Director: Ken Kwapis (2015)
In no danger of ever straining an acting muscle, Robert Redford ambles through this genial adaption of Bill Bryson’s best-selling account of his trek along the Appalachian mountain trail.
After one funeral too many and perturbed by his well-heeled life of ease, successful author Bill decides to take himself out of his comfort zone by hiking over two thousand miles.
Emma Thompson pops up as his wife to warn Bill of the potential hazards and begs him not to go.
Only his raddled, rasping and rambling old friend Nick Nolte is mad enough to go with him. He’s as short of money as he is of breath.
It’s an odd couple comedy, less concerned with the journey travelled but the welcome home. It’s as charming and handsome as it’s lead and equally as empty of interest as his performance.
There’s slapstick buffoonery, unconvincing peril and light grumbling as the decrepit duo are tempted by soft beds, pretty ladies and motorised transport.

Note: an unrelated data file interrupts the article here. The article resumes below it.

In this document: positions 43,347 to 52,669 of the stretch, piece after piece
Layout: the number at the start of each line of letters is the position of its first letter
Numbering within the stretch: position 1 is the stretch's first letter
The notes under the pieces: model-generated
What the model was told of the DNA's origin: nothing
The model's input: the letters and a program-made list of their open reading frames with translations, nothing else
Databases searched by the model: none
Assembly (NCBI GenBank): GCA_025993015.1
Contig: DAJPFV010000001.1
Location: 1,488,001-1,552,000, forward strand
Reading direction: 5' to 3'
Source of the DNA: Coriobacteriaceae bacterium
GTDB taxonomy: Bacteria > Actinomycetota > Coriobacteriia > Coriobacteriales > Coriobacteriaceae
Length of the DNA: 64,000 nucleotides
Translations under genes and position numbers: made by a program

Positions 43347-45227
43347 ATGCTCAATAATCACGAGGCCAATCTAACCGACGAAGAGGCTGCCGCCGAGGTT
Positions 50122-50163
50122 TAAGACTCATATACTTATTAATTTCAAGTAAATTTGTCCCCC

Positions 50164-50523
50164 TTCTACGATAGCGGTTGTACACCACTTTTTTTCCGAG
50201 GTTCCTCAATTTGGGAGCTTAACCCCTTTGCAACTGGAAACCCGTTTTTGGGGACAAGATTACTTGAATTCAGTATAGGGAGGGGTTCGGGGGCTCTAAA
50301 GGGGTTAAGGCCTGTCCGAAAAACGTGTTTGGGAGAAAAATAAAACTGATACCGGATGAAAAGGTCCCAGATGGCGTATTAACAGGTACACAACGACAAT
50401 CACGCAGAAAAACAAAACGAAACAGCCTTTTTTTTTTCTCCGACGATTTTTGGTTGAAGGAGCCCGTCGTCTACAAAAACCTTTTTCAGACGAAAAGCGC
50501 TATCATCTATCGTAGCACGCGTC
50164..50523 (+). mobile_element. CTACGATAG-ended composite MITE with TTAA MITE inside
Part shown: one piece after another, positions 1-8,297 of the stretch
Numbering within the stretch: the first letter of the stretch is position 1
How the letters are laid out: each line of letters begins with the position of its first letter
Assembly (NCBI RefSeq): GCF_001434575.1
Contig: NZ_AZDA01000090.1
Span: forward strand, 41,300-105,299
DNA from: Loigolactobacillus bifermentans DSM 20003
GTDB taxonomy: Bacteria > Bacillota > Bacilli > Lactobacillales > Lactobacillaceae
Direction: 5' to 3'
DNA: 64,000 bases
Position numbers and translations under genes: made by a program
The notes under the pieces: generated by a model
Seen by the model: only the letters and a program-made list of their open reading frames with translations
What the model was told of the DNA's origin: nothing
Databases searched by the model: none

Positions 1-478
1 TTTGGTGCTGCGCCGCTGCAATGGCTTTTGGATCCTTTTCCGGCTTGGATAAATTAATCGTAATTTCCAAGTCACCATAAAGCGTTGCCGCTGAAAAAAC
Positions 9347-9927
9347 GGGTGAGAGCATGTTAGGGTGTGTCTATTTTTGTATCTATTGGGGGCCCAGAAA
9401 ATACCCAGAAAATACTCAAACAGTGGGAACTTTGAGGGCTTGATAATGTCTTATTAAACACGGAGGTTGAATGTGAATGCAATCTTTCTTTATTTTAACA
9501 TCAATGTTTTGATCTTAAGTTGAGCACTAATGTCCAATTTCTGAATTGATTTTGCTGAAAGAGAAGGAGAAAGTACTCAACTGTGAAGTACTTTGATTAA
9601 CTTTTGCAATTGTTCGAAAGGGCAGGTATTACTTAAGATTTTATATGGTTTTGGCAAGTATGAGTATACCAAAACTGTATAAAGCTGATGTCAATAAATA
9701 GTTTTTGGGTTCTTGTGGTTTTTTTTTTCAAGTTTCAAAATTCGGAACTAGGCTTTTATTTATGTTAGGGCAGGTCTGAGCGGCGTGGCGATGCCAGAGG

The script contains very little of Bill’s scientific curiosity, wonder at the natural world or understated warm wit which made the book such a joy. The lack of it tests our patience.
At 79 years old Redford is still a strikingly good looking man, even if he has borrowed Paul MCartney’s hair colouring.
He is of course still a magnet for the ladies. In true Hollywood style his screen wife is 23 years younger than himself.
If the bearded and portly former Fleet Street stroller Bryson can score for The Sundance Kid playing him on the big screen, then I’m not settling for anyone less than Keanu Reeves in my future biopic.